None of that erases the importance of grappling with the question, "is abortion murder?" It is the great failing of the pro-choice side that they refuse to do so. They've found out the obscene underside of the pro-life movement, and they think this makes their argument for them. It doesn't.
In the end, my pro-life sympathies are based on something I find compelling, but intellectually weak. I think there could come a day in which a pro-life position can be directly articulated, without the obscene underside. If that day comes, then the primary pro-choice arguments will dissolve (not proven illogical or incorrect, but will simply dissolve into the winds of history) and the abortion issue will be settled. On that day, we'll all wake up, and our hands will be covered in blood, and that blood will never wash off.
The problem is, I refuse to submit the present to the judgment of history. The preceding paragraph, while compelling, is simply unacceptable by any rigid intellectual standard. We live and move and have our being in the present; some pseudo-messianic future cannot help us in the present.
So this is my problem. I have both pro-choice and pro-life sympathies. That isn't acceptable; sitting on the fence is a cop out. I just have no idea how to resolve this. Sometimes I think that learning to do a proper dialectical analysis would solve this problem for me, but dialectics is a game for the big boys. It is hard to do without just being facile, or just making a more sophisticated equivocation.
Tuesday, February 19, 2008
My favourite show on network tv is House. It’s a popular enough show that I assume anyone reading this already knows the premise: Greg House is the head of a medical team that deals with the cases that baffle everyone else. He’s a medical Sherlock Holmes – almost literally; references to the Sherlock Holmes stories abound in the series.
The series is remarkable in a particular way – it illustrates one of the big debates in social theory today. The first side of this debate is represented by the German philosopher Jurgen Habermas. His position is basically in support of the standard liberal democratic attitude: 2 opposing sides in an argument sit down and have a rational discussion. Person A presents his case, and person B presents his. Either A or B is expected to present a more rational, fact based case, and so their position is selected to act upon.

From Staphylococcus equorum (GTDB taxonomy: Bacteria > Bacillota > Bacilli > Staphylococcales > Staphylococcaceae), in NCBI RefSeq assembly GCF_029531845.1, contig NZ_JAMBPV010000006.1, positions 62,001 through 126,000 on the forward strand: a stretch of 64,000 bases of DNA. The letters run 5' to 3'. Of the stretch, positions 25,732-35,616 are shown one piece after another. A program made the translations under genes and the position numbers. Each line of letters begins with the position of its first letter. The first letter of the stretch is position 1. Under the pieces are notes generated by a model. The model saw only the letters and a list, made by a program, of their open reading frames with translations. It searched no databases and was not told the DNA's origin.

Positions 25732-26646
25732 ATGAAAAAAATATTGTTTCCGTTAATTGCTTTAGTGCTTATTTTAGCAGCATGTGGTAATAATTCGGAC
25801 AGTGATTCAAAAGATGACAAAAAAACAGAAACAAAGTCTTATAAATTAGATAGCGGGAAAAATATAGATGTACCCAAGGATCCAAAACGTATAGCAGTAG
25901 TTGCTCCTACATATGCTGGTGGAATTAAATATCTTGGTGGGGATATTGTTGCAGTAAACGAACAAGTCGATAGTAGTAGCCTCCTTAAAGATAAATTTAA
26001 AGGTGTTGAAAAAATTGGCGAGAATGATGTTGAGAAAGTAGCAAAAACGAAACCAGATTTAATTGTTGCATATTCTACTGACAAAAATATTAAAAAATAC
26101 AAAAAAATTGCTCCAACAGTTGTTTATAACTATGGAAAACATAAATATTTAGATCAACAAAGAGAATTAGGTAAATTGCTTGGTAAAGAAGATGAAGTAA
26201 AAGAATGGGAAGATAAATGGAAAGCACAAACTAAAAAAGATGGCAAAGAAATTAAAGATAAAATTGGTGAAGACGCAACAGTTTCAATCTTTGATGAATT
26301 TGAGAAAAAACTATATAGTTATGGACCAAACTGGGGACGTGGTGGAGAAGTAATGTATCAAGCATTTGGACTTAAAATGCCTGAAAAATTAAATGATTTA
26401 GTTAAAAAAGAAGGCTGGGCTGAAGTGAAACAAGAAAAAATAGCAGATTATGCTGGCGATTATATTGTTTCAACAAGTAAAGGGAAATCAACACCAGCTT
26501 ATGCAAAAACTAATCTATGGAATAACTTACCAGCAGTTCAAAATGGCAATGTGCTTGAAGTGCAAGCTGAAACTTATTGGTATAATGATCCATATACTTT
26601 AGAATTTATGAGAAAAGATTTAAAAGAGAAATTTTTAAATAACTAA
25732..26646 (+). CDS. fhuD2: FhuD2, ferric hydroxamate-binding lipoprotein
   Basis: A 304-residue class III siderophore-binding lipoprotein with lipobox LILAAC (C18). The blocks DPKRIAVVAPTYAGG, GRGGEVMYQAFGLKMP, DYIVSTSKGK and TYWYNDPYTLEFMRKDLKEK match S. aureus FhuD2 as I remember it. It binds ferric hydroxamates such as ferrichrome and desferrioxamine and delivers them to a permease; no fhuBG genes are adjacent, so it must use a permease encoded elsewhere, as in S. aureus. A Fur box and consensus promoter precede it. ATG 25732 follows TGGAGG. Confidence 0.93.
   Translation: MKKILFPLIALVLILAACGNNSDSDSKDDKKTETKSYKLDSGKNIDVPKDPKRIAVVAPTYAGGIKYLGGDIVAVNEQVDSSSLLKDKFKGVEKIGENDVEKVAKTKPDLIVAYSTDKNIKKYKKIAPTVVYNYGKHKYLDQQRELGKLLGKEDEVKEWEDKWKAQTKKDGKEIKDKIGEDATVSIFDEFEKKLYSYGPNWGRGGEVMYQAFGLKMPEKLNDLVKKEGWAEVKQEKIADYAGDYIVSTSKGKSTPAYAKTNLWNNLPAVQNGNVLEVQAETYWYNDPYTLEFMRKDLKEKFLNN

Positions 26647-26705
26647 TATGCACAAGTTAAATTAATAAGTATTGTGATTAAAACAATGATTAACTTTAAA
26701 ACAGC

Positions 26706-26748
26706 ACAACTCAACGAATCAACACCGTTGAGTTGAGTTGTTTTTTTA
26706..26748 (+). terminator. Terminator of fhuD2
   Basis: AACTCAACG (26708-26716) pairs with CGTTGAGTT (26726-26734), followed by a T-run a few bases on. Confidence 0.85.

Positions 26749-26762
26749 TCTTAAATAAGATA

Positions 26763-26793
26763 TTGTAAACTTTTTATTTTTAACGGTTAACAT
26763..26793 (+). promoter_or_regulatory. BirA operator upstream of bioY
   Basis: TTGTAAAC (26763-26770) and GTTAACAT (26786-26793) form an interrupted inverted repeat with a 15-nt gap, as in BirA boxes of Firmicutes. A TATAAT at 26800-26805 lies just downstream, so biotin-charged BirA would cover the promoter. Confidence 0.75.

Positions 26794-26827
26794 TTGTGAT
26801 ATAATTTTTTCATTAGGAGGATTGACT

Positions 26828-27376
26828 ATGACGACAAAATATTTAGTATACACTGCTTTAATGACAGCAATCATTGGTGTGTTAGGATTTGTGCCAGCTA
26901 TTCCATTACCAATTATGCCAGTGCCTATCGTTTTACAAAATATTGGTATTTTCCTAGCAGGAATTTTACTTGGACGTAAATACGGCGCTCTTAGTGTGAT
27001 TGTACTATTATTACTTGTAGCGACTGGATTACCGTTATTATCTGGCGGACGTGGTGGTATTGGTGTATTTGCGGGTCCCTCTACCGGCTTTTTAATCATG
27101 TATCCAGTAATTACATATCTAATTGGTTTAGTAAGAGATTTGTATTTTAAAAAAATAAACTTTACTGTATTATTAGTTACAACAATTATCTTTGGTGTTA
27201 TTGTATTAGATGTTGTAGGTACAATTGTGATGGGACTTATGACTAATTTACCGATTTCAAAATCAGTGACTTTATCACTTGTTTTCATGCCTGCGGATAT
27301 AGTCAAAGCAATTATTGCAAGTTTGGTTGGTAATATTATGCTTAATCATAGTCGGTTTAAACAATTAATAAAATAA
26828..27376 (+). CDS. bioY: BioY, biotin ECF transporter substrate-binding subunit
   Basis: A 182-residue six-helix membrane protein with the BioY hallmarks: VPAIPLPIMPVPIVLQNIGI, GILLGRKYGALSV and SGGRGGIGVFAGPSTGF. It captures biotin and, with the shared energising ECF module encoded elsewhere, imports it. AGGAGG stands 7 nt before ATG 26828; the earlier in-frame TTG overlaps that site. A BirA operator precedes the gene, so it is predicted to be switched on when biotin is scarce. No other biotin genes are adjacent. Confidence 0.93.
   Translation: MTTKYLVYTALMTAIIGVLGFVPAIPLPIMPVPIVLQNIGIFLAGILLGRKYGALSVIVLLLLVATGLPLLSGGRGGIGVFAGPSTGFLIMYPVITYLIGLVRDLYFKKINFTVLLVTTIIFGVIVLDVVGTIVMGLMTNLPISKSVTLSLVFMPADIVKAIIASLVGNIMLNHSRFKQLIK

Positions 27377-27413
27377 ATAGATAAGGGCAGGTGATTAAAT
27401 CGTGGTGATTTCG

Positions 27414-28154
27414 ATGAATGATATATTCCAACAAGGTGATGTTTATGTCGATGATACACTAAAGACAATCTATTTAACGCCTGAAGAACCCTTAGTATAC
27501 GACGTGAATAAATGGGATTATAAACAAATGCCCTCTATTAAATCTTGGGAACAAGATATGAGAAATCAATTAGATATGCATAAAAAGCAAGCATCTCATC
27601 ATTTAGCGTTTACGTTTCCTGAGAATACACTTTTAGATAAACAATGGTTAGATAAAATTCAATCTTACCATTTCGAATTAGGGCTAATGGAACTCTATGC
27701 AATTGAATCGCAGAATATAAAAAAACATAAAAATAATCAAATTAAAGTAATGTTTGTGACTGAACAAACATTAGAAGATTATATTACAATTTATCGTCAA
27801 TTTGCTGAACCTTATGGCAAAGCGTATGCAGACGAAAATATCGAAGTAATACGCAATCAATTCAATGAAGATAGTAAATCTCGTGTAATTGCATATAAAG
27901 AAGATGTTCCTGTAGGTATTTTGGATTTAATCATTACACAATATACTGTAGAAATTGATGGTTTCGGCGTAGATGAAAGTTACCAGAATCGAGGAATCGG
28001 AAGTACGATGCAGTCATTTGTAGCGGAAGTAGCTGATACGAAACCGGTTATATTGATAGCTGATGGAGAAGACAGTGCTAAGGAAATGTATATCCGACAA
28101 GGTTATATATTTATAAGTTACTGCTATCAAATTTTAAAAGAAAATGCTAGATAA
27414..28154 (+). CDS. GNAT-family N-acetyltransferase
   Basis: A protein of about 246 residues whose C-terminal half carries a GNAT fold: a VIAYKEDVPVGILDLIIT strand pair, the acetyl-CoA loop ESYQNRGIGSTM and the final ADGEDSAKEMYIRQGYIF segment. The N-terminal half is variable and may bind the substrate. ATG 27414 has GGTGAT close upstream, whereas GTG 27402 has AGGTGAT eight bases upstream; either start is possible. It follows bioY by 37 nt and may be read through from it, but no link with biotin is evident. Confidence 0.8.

The other side of this social theory debate is represented by folks like Zizek and Alain Badiou. In a nut shell, their position is that rational, fact based thought does not always lead to a clear course of action. Whether through insufficient data or through some constitutive limitation of the situation, there must come a point at which the rational discussion ends and a decision is made. A risk must be taken, perhaps in defiance of the standard democratic expectation of majority rule or individual choice.
House consistently finds himself between these two positions. In every episode, he and his team write down a list of the patient’s symptoms. Often, the team is split as to what the diagnosis should be. The doctors on his team are obviously intelligent, and at least one of them is every bit as excellent a doctor as House himself is. That’d be Foreman, for those who watch the show. The other two members of the team are Cameron (who just happens to be played by the hottest woman on tv) and Chase.
The patient is always, of course, in imminent peril. They’ll die in 24 hours if House’s team doesn’t come up with the answer. Often the symptoms conflict with one another; symptoms 1 & 2 suggest diagnoses X, but symptom 3 seems to rule out X and suggests diagnoses Y.
House stands by and occasionally interjects while Foreman, Cameron and Chase debate the possibilities. Foreman insists the diagnosis is X, while Cameron and Chase insist on Y. Eventually House stops the discussion and orders them to treat the patient for a wholly other diagnosis, Z. What follows is a replay of a famous anecdote from one of GWF Hegel’s lectures: Foreman (standing in for one of Hegel’s students) says the facts don’t fit Z, and House basically says “So much the worse for the facts.”
So they treat for Z. Sometimes House is right, and the patient is cured. Sometimes House is wrong, and the patient develops a whole new problem.
Sometimes the doctors find themselves in a situation where diagnosis X seems correct, but the lab test to confirm it will take 48 hours, whereas the patient only has 24 hours to live. If X is the wrong diagnosis, the treatment will kill the patient almost immediately. I think part of the reason House is such an admired character (despite his abrasive personality) is that he is capable of making a firm decision to treat. He says to forget the test and just administer the treatment; how many of the rest of us would hem and haw and fritter away the patient’s life trying to discover new and more reassuring facts?
So my suggestion is that decisions always come down to something like this. Take any ethical dilemma you please; you’ll often find yourself in a situation in which the facts don’t produce a clear answer. It is the same with politics; the situation rarely tells you what must be done. Sooner or later, an authoritative decision must be made. The rational, democratic discussion must end, and action must take place.